SINGAPORE - The brother and sister were there 30 minutes before kick-off, wide-eyed and all set to go. The venue was the small theatre at Toa Payoh Central Community Club (CC) yesterday, which was already filling up quickly with football fans eager to catch a piece of the live World Cup action on the giant television screen.
England and Italy were playing, kickoff was at 6am, Singapore time, and the air was buzzing with excitement.
Brandon, 11, and Amanda, nine, eagerly took their seats, accompanied by their father, Mr Vijoo George, 48, a polytechnic lecturer.
All three supported different teams (dad roots for Spain, son Holland and daughter Brazil), but for yesterday's match, they were all for England.
And passionately as well. Their shouts could be heard amid the cheers when the game got underway.
"Come on England! Clear the ball!", they yelled in unison upon the sight of a loose ball.
There were also the occasional "oohs" and "ahhs" when an England player managed to dribble the ball past an opposing defender.
The two little ones squealed in delight when Daniel Sturridge equalised not long after the Azzurri (the nickname for the Italian team) scored.
But England eventually lost and the family left a little sad.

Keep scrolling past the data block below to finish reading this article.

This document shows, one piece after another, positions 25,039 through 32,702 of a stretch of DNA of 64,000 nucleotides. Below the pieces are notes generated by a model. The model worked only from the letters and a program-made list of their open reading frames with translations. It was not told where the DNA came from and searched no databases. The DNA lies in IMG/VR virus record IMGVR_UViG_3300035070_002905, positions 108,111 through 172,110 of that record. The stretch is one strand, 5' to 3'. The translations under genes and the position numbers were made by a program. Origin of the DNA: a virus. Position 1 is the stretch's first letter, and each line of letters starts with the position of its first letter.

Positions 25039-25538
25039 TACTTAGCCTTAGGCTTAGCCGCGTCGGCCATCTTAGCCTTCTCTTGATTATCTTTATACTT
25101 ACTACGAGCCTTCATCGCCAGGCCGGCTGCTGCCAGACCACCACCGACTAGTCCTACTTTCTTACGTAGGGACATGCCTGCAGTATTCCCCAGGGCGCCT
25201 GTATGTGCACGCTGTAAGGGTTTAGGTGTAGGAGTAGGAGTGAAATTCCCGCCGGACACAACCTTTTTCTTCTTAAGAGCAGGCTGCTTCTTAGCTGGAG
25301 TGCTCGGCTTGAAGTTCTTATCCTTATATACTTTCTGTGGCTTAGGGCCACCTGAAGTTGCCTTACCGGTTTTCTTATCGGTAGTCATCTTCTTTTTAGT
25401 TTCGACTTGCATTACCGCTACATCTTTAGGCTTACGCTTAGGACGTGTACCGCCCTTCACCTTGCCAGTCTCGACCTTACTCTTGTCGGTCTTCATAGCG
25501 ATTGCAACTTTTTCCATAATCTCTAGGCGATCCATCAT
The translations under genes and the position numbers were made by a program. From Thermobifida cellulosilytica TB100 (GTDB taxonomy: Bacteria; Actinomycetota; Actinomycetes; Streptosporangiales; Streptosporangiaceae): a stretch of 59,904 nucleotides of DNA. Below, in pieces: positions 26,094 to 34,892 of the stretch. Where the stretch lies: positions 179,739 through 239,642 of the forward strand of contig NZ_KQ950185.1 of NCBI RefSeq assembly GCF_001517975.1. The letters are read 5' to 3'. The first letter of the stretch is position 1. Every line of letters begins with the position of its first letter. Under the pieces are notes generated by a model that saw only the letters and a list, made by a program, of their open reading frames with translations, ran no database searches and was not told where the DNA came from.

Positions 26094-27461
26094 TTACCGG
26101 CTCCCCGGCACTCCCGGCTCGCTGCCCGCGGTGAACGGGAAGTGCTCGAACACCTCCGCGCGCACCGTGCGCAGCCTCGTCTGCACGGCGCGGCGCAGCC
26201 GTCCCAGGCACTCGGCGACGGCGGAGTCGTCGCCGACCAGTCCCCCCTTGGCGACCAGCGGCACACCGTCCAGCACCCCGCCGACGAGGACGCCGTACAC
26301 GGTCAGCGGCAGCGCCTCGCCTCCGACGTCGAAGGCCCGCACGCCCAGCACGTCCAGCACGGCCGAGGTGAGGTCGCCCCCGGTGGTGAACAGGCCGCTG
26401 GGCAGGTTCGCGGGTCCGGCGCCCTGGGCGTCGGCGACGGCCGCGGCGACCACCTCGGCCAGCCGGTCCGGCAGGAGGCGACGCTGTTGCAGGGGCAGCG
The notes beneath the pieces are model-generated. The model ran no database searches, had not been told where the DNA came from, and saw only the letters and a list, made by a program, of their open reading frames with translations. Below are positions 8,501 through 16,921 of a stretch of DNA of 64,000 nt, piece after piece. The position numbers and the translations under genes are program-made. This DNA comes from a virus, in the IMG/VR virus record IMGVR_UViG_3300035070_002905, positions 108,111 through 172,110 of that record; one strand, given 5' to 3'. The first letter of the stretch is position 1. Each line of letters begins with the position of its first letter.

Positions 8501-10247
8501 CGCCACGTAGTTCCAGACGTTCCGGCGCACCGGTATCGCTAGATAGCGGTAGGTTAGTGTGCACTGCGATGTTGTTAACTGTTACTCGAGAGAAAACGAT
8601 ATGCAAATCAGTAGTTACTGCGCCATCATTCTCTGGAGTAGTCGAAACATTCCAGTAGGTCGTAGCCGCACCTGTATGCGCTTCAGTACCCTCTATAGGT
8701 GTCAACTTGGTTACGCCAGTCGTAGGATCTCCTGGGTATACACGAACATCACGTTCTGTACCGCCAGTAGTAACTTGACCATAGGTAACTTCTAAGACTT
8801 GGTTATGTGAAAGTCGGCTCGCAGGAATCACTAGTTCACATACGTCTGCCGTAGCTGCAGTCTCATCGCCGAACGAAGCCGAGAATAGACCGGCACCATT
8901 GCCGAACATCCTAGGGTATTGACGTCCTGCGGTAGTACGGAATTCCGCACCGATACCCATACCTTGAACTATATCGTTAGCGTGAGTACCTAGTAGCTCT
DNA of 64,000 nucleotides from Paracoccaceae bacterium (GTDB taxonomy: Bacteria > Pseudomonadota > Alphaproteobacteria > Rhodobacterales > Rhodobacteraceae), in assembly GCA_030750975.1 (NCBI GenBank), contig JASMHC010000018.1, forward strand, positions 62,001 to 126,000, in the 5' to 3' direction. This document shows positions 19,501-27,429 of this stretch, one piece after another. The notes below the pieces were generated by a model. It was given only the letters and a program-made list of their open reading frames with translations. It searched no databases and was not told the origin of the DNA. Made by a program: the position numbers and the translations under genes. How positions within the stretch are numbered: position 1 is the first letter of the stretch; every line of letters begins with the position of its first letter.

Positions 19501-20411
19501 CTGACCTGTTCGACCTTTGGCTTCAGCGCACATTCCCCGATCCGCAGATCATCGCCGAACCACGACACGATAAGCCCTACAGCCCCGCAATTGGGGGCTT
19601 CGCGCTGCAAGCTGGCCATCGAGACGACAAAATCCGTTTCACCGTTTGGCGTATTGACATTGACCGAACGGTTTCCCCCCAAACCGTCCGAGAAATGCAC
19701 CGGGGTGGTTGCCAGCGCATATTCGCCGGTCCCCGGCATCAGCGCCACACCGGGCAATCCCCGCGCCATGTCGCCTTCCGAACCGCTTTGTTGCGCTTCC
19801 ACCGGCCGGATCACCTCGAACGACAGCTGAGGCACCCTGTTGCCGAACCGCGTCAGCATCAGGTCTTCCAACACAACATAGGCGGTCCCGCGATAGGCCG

"They had very good players and tried their best, but still lost," Brandon said.
Earlier that night, The New Paper team visited Jurong Green and Buona Vista CCs and met other World Cup fans.
A father and his two sons had brought along a mat and pillows to make themselves at home.
"It's quite painful to sit on the floor for such a long time, so we think it's better to bring these along so we can lie down and relax," said Mr Yaz Yubistira, 25, who was at Jurong Green CC at the Uruguay-Costa Rica match with his brother, Mr Yaz Nguraha, 17, and father, Mr Muhd Razib, 54, a supervisor at Sembcorp.
During the World Cup month, some 40 CCs will be screening the Brazil 2014 games live.
The People's Association said such screenings will help bring people who share the same love for football together.
This article was first published on June 16, 2014.
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